The USP Eight Steps of Method Validation

In response to this situation, one of the first harmonization projects taken up by the ICH was the development of a guideline on the "Validation of Analytical Methods: Definitions and Terminology." ICH divided the "validation characteristics" somewhat differently, as outlined in Figure below

ICH Method Validation Parameters

METHOD VALIDATION

The developed methods were validated by following steps

• Accuracy

• Precision

• Specificity

• Limit of quantitation

• Limit of detection

• Linearity of range

• Ruggedness and

• Robustness

Accuracy:

It is defined as closeness of agreement between the actual (true) value and mean analytical value obtained by applying a test method number of times. Accuracy of an analytical method is determined by systematic error involved. The accuracy is acceptable if the difference between the true value and mean measured value does not exceed the RSD values obtained for repeatability of the method.

The parameter provides information about the recovery of the drug from sample and effect of matrix, as recoveries are likely to be excessive as well as deficient.

Precision:

The precision of an analytical method is the closeness of agreement among individual test results when the method is apply repetitively to multiple sampling of homogenous sample.

Precision is the measure of the degree of repeatability of an analytical method under normal operation and is normally expressed as the variance, percent relative standard deviation for a statistically significant number of samples.

Repeatability is the results of the method operating over a short time interval under the same conditions. It is also called as an inter-assay precision. We can be determined from a least of nine determinations cover the precise range of the procedure (for example, three levels, three repetitions each) or from a minimum of six determinations at 100% of the test or target concentration.

Intermediate precision is the results from within lab variations due to random events such as different days, analysts, equipment, etc. In determining intermediate precision, experimental design should be employed so that the effects (if any) of the individual variables can be monitored.

Reproducibility refers to the results of collaborative studies between laboratories.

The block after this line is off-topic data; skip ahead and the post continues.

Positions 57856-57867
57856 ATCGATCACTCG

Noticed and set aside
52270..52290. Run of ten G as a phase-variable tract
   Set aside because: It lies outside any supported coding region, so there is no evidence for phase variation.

Documentation in support of precision studies should include the standard deviation, relative standard deviation, coefficient of variation, and the confidence interval.

Specificity:

It is defined as the capability of an analytical method to evaluate unequivocally the analyte of significance in the presence of components that may be expected to be present, such as impurities, degradation products and matrix components.

Limit of Detection (LOD):

The limit of detection is a characteristic of limit test. It is the lowest concentration of analyte in a sample that can be detected but not necessarily quantified. The detection limit is usually expressed as the concentration at a specified signal to noice ratio.

Limit of Quantization:

The Limit of Quantization (LOQ) is the distinctive of quantitative assays. It is the lowest amount of analyte in a sample that can be determined with acceptable precision and accuracy under the stated experimental condition. The quantitation limit is expressed as the concentration of analyte that would yield signal to noice ratio.

Linearity and Range:

The linearity of an analytical method is its ability to elict test results, which are directly proportional to the concentration of analyte in sample with in a given range.

The range of an analytical method ia an interval between the upper and lower levels of analyte (including these levels) that have been demonstrated to be determined with a suitable level of precission, accuracy and linearity .

Robustness:

Robustness is the capacity of a method to remain unaffected by small deliberate variations in method parameters. The robustness of a method is evaluated by varying method parameters such as percent organic, pH, ionic strength, temperature, etc., and determining the effect (if any) on the results of the method. As documented in the ICH guidelines, robustness should be considered early in the development of a method. In addition, if the results of a method or other measurements are susceptible to variations in method parameters, these parameters should be adequately controlled and a precautionary statement included in the method documentation.